- Medication for treatment of type II diabetes
- Decreases hepatic glucose production and enhance glucose uptake in peripheral tissues (by increase insulin sensitivity)
- May be in a pure form or in combination with other antihyperglycemic drugs
- Renal excretion
- Most significant reaction is lactic acidosis, which has a high mortality (up to 50%)
- Most metformin associated lactic acidosis (MALA) occured in patients with coexisting renal dysfunction (high level of metformin due to poor excretion)
- The use of iodinated contrast agents in patients with pre-existing renal dysfunction can lead to significant contrast-induced nephropathy - that could, in turn, worsen MALA.
- Patients with pre-existing renal dysfunction
- Patients with comorbidities that could give rise to lactic acidosis (liver dysfunction, alcohol abuse, heart failure, myocardial ischemia, peripheral muscle ischemia, sepsis, severe infection)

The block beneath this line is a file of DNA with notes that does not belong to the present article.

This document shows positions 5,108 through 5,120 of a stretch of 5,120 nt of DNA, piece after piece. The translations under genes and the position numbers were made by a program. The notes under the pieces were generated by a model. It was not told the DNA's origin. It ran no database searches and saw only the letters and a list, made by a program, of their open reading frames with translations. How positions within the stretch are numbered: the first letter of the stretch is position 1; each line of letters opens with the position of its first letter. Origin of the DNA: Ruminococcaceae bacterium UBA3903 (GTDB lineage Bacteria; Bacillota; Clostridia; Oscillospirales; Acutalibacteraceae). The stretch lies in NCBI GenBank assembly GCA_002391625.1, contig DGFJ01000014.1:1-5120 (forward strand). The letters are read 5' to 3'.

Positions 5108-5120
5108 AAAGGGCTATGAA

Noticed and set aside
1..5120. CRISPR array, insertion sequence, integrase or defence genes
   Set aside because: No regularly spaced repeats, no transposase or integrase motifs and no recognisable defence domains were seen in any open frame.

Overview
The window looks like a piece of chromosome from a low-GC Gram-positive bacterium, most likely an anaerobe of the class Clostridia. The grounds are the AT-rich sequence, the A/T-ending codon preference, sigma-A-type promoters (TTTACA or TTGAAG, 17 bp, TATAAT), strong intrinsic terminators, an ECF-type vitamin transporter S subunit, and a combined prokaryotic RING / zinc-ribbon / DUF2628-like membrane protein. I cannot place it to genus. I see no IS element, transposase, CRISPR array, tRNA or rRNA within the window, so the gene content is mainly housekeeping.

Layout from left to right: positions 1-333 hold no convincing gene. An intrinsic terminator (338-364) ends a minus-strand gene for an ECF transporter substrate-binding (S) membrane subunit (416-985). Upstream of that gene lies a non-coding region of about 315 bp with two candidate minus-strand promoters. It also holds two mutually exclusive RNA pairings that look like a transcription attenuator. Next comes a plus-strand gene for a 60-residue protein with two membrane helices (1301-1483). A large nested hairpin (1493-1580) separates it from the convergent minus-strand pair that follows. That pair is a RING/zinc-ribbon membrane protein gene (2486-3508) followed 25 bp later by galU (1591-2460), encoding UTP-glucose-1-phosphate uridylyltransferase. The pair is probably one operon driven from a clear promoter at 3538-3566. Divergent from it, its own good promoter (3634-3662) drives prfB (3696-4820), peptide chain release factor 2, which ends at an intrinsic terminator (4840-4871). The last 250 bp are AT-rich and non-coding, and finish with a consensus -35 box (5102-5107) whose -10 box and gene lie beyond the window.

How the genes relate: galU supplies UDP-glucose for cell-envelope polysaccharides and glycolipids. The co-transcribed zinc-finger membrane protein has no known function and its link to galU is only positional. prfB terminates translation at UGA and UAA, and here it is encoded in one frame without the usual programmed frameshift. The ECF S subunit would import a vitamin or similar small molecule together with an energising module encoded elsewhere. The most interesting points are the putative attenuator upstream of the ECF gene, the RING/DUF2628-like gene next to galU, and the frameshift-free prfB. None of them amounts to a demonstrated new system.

- Patients with normal renal function and no known comorbidities -> no need to discontinue metformin prior to IV contrast administration
- Patients with known comorbidities -> Discontinue metformin at time of IV contrast administration, and withheld for 48 hours
- Patients with known renal dysfunction -> suspend metformin at time of IV contrast administration, renal function follow-ups until safe reinstitution of metformin can be assured
American College of Radiology. Manual on Contrast Media version 6 (2008).
McCartney MM, et al. Metformin and contrast media - a dangerous combination? Clin Radiol 1999;54:29.